Judge: Prosecutors broke law in deal with sex offender Jeffrey Epstein

Image: Jeffrey Epstein
Jeffrey Epstein at the launch of RADAR Magazine in May 18, 2005 at Hotel QT in New York. Copyright Sipa via AP Images Associated Press
By Sarah Fitzpatrick and Tom Winter and Kristen Welker and Hallie Jackson and Rich Schapiro with NBC News Politics
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Prosecutors led by the now-U.S. Labor Secretary Alex Acosta violated the victims' rights by not informing them of the deal with Epstein.


A Florida judge ruled Thursday that federal prosecutors, led by a man who is now President Donald Trump's secretary of labor, broke the law when they signed a plea agreement with financier Jeffrey Epstein without notifying his sex abuse victims.

Epstein, 66, reached a nonprosecution deal in 2008 with then-Miami U.S. Attorney Alexander Acosta's office to halt a federal sex abuse probe involving more than 30 teenage girls. Epstein could have faced a possible life sentence. Instead, he pleaded guilty to state charges, spent 13 months in jail and paid settlements to victims.

U.S. District Judge Kenneth A. Marra, in a 33-page ruling, said prosecutors violated the victims' rights by not informing them of the deal and instead sending a letter counseling them to have "patience."

"Particularly problematic was the Government's decision to conceal the existence of the [nonprosecution agreement] and mislead the victims to believe that federal prosecution was still a possibility," Marra wrote. "When the Government gives information to victims, it cannot be misleading."

Secretary of Labor Alex Acosta at an event in the East Room of the White House on Oct. 6, 2017.
Secretary of Labor Alex Acosta at an event in the East Room of the White House on Oct. 6, 2017.Evan Vucci

A Department of Labor spokesperson released a statement following the judge's ruling.

"For more than a decade, the actions of the U.S. Attorney's Office for the Southern District of Florida in this case have been defended by the Department of Justice in litigation across three administrations and several attorneys general," it read. "The office's decisions were approved by departmental leadership and followed departmental procedures. This matter remains in litigation and, thus, for any further comment we refer you to the Department of Justice."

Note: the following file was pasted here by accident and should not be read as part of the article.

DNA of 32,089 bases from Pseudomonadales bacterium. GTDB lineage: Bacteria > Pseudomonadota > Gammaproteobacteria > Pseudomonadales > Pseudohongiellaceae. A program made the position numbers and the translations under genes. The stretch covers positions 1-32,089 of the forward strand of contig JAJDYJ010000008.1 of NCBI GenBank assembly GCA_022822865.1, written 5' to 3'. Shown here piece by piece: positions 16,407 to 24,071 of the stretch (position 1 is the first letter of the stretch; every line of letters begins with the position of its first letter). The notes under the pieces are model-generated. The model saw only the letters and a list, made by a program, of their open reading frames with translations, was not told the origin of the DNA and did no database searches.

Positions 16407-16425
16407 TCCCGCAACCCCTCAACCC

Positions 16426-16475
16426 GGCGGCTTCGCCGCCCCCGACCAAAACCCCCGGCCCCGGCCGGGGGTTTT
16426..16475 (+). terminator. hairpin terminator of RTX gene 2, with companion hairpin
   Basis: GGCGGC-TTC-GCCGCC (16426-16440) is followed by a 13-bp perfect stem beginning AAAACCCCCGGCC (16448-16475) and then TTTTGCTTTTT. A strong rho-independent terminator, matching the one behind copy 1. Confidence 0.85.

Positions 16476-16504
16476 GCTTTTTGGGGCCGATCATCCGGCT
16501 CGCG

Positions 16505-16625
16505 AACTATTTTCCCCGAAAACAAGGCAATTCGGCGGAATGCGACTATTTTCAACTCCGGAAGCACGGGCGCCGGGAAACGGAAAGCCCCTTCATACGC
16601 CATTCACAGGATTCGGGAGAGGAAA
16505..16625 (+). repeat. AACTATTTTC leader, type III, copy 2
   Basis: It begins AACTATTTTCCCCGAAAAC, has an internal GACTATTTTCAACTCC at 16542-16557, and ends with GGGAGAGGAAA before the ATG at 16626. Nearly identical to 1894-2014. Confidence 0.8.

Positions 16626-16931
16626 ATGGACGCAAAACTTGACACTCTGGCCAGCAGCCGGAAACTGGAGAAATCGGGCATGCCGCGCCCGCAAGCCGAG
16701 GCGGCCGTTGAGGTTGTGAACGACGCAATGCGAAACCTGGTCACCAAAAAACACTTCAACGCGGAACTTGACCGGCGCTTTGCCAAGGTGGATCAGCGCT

In his ruling, Marra said Epstein and others operated an international sex ring.

"Epstein and his co-conspirators knowingly traveled in interstate and international commerce to sexually abuse Jane Doe 1, Jane Doe 2 and others, they committed violations of not only Florida law, but also federal law," Marra wrote.

"In addition to his own sexual abuse of the victims, Epstein directed other persons to abuse the girls sexually...Epstein worked in concert with others to obtain minors not only for his own sexual gratification, but also for the sexual gratification of others."

A lawyer for Epstein did not immediately return requests for comment.

The Justice Department has opened a probe into how federal government lawyers handled the case, an official confirmed with NBC News earlier this month.

Brad Edwards, who represented several victims, applauded the ruling.

"Today's order represents long-overdue vindication for all of the victims of Mr. Epstein and his co-conspirators," Edwards said. "Unfortunately, this decision also highlights the failure of the United States Government to acknowledge its obvious wrongdoing. Rather than work to correct the injustices done to the victims, the Government spent 10 years defending its own improper conduct."

Lawyer Jeffrey Herman, who also represented women alleging they were abused by Epstein, called Mara's ruling a "step in the right direction."

Epstein — a wealthy money manager who was friends with the likes of Bill Clinton, Donald Trump and Great Britain's Prince Andrew — has been dogged for years by allegations that he sexually abused dozens of teenage girls at his Palm Beach mansion and elsewhere in the early 2000s.

In December, he struck a last-minute deal to avoid a civil trial that would have allowed some of his victims to finally testify against him in open court.

The deal included a financial settlement, the details of which were kept confidential,NBC Miami reported. It also included an apology from Epstein to Edwards, who had accused Epstein of trying to ruin his reputation as retaliation for having represented the accusers.

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